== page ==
So the bass is finally done and it sounds amazing! When I first found this bass at Axe Music, it shocked me at how much better it sounded (and how much better it played) than other basses priced five times as much. And now, it’s definitely too nice to consider a "beater bass" for sure – it’s come a long way!
Here’s a brief overview of the changes:
- First, I pulled out the frets and filled the spaces with wood filler. Thanks to the dark "chocolate" colored wood filler and the dying process that followed, the fret lines are barely visible and there is virtually no splintering visible.
- The black-dyed rosewood fingerboard was covered with clear epoxy and sanded down to make sure the fingerboard was perfectly level (no low spots, no high spots, etc.). The glossy glass-like finish was restored using micro-mesh sanding pads.
- The neck was sanded down to make it slimmer and reshaped slightly to make it more comfortable to play. it’s now a very comfortable, fast-feeling neck.
- The thick finish and paint were stripped off the body – you can now hear the wood and the bass sounds much less compressed – it can breathe!
- The body was reshaped slightly to allow easier access to the upper frets as well as to round out the edges.
- The body and neck were dyed transparent black (you can see the grain of the wood through the dye) and topped with a very thin coat of urethane that was buffed to create a soft-looking matte finish.
- The tuners were replaced with lightweight Gotoh GB7 tuners so the neck feels more balanced with the body now.
- The other hardware parts (bridge, strap pins, neck screws, etc.) were dry filmed black and they look amazing. Much more durable than any spray paint, and now they’re protected against rust, corrosion, abrasion, etc. too! Did I mention how good they look?
- The electronics cavity was shielded, the pots were cleaned and re-soldered and the bridge is also grounded much better now.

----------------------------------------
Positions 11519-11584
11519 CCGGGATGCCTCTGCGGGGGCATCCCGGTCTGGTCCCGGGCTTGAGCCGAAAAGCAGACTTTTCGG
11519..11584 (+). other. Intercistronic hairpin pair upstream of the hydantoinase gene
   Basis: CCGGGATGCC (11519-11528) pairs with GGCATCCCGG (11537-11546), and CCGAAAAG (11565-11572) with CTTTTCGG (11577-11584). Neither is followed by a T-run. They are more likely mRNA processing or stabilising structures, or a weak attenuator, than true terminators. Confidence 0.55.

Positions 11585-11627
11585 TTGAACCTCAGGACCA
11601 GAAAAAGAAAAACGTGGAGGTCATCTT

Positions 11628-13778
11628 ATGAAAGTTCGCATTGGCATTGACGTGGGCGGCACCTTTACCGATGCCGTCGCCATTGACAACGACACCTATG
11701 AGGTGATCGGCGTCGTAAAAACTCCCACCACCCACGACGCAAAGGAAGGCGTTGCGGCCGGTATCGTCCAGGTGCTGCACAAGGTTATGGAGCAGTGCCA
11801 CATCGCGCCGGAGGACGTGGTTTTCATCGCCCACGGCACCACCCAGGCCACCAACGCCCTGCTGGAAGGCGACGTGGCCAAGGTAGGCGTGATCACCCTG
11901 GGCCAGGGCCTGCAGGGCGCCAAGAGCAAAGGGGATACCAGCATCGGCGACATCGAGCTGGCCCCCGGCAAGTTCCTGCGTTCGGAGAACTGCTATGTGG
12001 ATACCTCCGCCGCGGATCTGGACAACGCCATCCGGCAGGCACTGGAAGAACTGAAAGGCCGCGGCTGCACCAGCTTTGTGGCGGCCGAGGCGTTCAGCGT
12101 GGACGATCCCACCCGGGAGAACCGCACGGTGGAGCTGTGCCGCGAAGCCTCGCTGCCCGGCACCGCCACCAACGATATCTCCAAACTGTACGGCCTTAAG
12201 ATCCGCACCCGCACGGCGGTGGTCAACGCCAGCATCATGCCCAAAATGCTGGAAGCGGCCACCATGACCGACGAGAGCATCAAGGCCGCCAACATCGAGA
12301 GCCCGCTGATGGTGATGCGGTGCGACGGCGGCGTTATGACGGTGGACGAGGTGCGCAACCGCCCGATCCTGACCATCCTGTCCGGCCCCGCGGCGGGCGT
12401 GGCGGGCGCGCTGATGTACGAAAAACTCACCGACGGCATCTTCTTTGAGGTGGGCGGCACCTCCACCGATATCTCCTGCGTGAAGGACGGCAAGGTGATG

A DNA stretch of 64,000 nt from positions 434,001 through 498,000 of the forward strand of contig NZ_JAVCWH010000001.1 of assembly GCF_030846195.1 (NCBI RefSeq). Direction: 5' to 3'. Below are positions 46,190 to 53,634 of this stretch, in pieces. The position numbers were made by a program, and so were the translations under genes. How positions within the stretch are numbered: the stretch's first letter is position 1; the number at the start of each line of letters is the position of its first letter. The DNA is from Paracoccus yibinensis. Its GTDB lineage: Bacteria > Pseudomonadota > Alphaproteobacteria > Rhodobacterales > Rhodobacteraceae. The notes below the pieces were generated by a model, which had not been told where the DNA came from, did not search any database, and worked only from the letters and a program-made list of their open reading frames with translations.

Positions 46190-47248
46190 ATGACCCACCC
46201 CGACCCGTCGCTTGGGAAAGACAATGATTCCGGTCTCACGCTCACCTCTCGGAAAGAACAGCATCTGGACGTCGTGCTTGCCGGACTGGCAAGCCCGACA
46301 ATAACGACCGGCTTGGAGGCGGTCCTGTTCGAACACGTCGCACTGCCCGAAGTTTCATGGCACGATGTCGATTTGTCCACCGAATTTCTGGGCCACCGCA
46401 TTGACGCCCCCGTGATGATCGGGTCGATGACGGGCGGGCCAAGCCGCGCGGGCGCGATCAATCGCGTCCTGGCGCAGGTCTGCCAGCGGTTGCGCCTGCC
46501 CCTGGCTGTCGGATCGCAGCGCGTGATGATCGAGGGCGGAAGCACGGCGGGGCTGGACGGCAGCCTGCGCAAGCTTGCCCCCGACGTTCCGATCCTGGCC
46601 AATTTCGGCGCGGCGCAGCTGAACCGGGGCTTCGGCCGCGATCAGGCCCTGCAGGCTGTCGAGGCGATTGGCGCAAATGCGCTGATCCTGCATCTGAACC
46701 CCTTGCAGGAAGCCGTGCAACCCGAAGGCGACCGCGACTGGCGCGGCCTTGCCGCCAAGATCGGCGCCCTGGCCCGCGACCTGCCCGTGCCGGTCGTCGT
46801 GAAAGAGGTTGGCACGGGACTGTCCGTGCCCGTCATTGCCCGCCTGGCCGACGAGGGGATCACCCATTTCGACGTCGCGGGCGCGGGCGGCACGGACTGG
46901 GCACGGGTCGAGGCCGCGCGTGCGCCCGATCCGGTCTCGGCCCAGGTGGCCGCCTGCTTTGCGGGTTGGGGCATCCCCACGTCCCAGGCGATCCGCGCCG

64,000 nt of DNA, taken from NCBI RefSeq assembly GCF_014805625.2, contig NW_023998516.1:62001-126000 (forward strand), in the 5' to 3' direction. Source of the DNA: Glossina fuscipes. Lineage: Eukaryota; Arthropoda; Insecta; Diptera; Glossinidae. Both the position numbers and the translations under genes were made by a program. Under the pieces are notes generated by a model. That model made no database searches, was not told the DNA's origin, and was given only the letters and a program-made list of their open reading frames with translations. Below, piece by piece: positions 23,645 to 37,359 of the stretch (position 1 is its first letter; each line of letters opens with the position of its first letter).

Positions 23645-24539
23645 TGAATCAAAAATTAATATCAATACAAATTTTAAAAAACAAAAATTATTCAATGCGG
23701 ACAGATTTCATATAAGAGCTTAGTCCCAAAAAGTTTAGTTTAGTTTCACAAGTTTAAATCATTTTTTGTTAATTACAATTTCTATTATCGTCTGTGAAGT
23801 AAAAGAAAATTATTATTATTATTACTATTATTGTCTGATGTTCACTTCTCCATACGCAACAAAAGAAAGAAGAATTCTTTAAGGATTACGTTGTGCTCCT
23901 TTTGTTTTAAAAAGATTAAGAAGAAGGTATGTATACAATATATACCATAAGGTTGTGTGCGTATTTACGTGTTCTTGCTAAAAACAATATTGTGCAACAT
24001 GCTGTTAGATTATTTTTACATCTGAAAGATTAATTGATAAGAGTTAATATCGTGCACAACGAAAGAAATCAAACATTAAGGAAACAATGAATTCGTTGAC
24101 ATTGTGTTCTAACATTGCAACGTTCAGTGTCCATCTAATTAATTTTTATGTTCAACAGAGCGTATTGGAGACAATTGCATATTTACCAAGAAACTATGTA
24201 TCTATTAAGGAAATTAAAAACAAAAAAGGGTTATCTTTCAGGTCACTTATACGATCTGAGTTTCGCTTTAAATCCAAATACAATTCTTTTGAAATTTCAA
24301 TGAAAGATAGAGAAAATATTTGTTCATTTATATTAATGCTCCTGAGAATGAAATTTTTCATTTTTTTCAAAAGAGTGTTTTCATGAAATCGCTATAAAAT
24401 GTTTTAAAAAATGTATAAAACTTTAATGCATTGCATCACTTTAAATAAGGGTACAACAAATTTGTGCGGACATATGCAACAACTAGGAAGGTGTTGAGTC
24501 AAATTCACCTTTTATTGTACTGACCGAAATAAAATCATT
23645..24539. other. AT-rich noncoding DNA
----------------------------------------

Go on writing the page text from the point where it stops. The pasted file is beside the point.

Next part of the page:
- The knobs were changed to rubber grip knobs – they not only look and feel nice, but it’s also a lot easier to finely control the volume and tone now too.
it’s not my first time making any of these modifications to a bass, so I knew what to expect going into it. The hardest, most time-consuming part was the dying process though. I had to keep reminding myself that the dye was supposed to be transparent (that’s what I wanted) and that the grain was supposed to be showing through. It was a little frustrating that the body didn’t want to take the dye evenly in some spots at first, but now that it’s assembled, it looks much better than I was anticipating. Sometimes being a perfectionist is a bad thing! Also, I’m glad I was able to get away with only a thin coat of the urethane finish (two actually). The bass is still well-protected and I didn’t have to mute the wood so much with loads of finish. (Nor did I need the sealer.) The look of the matte finish is a very nice contrast to the glass-like finish of the epoxied fingerboard, and it feels really nice to touch too – like an oil finish almost…
In retrospect, I’m really glad that I couldn’t get the bridge I ordered from AllParts. Dry filming this bridge was definitely the way to go (even though it cost more than a replacement bridge) since I was able to keep the same string spacing as well as the same lightweight bridge. The bridge looks like any new black bridge you’d buy in a store – I was pleasantly surprised at the results I got from the dry filming company.
OK, here are some final photographs of the bass:
The photos were taken just after I assembled the bass and put new strings on (D’Addario EPS165 ProSteels with a tapered .135 B string). After I took the photos, I set-up the bass (set the intonation, action, truss rod, etc.) and the neck had to be shimmed slightly. The bass now plays really really well :-)
Every time I pick up the bass, I’m shocked at how light it is! And it’s really comfortable to play and hard to set down…
I respect your privacy and don’t inundate you with obtrusive ads. If you found this useful, please consider making a donation.
For simplicity sake, Here’s a list of links to the other (previous) parts:
- Fretless Bass Conversion… Part I
- Fretless Bass Conversion… Part II
- Fretless Bass Conversion… Part III
- Fretless Bass Conversion… Part IV
And here are some links to the bass’ sale ads:
I decided not to share an audio sample of the bass, mostly because of time constraints, but also because I didn’t want to influence people’s buying decisions with my playing nor my choice of what to record… (But mostly time constraints…) Plus, the bass really does need to be heard in person – it sounds big and tight and aggressive! Surprisingly so.
If I do decide do upload an audio sample of the bass in the future, I’ll submit it as a comment below…